Then we got to the WOD, which involved The Clean-and-Jerk. I had heard of it, probably because it was one of the exercises commonly posted on gym either NOT to do or NOT to do unsupervised or something. According to me, a clean-and-jerk sounded like something boys discovered sometime during middle school. I mustered up the courage to ask one of the girls I’d squatted with what a clean-and-jerk was. She tried showing me and then one of the instructors came over. He went over it for the whole class quick and tried helped me with it during the actual WOD.
But it was hard. It’s a very coordinated movement, and if trying Zumba and Racquetball have taught me anything, it’s that I’m NOT coordinated. I can run for hours at a time in a straight line. And it’s great. This involved a lot of thought, focus, and being in tune with various body parts all at once. I was getting very frustrated. I was pissed because I couldn’t move onto the next part of the WOD until I did these 5o clean-and-jerks (or whatever high number it was). And I was pissed because what then had been the purpose of the On-Ramp class if it left out this hard movement? (wait until I learned about The Snatch! Another Olympic power lifting move with a delightfully dirty name)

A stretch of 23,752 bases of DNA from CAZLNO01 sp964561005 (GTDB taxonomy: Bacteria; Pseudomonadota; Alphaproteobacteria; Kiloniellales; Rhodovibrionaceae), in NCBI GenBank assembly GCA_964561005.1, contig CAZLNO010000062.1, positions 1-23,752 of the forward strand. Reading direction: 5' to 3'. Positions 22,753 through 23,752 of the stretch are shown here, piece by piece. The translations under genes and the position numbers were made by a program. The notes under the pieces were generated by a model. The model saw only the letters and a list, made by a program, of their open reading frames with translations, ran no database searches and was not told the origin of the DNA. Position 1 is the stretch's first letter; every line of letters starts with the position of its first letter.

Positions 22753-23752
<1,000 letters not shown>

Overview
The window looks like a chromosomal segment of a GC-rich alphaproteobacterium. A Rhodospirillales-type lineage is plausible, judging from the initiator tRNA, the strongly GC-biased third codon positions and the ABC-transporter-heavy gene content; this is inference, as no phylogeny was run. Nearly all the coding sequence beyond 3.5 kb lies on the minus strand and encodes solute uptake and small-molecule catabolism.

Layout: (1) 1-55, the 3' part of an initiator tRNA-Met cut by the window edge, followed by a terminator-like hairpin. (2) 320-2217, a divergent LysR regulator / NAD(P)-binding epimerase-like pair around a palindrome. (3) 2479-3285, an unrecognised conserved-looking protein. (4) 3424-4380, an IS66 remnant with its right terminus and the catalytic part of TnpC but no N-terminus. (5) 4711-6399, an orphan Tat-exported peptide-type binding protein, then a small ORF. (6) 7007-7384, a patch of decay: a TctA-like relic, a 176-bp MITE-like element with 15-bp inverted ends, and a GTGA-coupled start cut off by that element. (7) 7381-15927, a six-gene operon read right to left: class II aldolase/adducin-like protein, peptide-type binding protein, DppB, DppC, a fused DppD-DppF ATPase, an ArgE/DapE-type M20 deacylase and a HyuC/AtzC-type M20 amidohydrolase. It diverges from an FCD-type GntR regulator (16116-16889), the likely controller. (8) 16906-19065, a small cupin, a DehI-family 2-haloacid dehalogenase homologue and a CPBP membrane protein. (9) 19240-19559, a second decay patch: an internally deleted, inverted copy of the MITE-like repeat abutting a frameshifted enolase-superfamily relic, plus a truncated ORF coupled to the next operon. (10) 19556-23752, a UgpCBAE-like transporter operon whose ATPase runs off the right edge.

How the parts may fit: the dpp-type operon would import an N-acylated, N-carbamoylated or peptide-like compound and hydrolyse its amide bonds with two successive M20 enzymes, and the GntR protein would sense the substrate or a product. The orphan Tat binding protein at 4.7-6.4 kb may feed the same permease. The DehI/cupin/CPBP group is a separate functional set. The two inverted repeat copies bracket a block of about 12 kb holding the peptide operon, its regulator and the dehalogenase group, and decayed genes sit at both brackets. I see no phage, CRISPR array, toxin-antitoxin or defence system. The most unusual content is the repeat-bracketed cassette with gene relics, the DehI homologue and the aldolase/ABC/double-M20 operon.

I left almost crying, which isn’t something I want to admit. I’m a BAMF but was falling apart because I wasn’t good at something new on the first day. Good grief. I wasn’t just going to physically get stronger but hopefully my personality would shape up too. Suck it up, Buttercup! I told myself. Nothing worth doing is ever easy. Except eating. Eating is awesome…